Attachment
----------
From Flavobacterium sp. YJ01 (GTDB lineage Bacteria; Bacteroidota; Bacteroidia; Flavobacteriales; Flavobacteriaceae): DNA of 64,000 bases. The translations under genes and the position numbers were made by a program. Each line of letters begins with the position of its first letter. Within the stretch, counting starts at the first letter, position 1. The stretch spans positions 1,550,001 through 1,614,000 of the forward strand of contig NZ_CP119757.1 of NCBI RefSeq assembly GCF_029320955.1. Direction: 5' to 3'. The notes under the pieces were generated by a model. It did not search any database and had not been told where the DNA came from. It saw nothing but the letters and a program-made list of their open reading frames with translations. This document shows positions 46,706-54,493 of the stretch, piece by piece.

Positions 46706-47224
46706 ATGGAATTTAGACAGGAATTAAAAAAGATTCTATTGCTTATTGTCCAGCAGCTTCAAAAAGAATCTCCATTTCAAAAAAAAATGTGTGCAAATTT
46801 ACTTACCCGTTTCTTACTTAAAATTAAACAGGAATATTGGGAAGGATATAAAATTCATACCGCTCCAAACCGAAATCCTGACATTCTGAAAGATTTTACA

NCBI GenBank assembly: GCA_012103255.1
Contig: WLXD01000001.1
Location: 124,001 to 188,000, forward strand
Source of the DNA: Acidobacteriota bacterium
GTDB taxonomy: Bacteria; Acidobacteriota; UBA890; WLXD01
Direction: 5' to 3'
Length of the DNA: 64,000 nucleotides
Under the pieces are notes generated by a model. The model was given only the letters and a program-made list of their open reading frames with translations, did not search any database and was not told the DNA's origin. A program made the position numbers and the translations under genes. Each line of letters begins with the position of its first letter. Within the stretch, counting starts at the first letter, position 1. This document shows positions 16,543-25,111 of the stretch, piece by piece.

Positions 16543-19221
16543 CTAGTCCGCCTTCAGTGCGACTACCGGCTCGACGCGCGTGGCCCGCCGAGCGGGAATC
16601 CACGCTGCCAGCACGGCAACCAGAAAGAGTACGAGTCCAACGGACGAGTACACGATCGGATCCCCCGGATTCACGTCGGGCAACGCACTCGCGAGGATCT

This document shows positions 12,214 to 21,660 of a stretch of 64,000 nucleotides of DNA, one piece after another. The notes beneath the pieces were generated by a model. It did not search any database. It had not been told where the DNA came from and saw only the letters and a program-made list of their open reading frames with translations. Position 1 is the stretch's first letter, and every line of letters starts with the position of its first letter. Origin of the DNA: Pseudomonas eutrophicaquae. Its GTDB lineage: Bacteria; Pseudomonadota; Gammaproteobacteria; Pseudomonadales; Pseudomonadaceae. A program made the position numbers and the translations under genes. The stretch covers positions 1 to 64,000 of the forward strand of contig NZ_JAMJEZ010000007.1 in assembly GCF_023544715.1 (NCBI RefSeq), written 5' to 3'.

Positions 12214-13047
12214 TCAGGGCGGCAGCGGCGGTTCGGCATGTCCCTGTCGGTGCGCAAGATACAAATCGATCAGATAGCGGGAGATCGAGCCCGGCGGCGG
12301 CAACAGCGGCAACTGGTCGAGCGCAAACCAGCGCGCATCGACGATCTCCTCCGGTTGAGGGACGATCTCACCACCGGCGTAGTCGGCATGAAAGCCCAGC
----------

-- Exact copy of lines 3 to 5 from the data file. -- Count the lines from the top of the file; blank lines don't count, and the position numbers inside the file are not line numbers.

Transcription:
46706 ATGGAATTTAGACAGGAATTAAAAAAGATTCTATTGCTTATTGTCCAGCAGCTTCAAAAAGAATCTCCATTTCAAAAAAAAATGTGTGCAAATTT
46801 ACTTACCCGTTTCTTACTTAAAATTAAACAGGAATATTGGGAAGGATATAAAATTCATACCGCTCCAAACCGAAATCCTGACATTCTGAAAGATTTTACA

NCBI GenBank assembly: GCA_012103255.1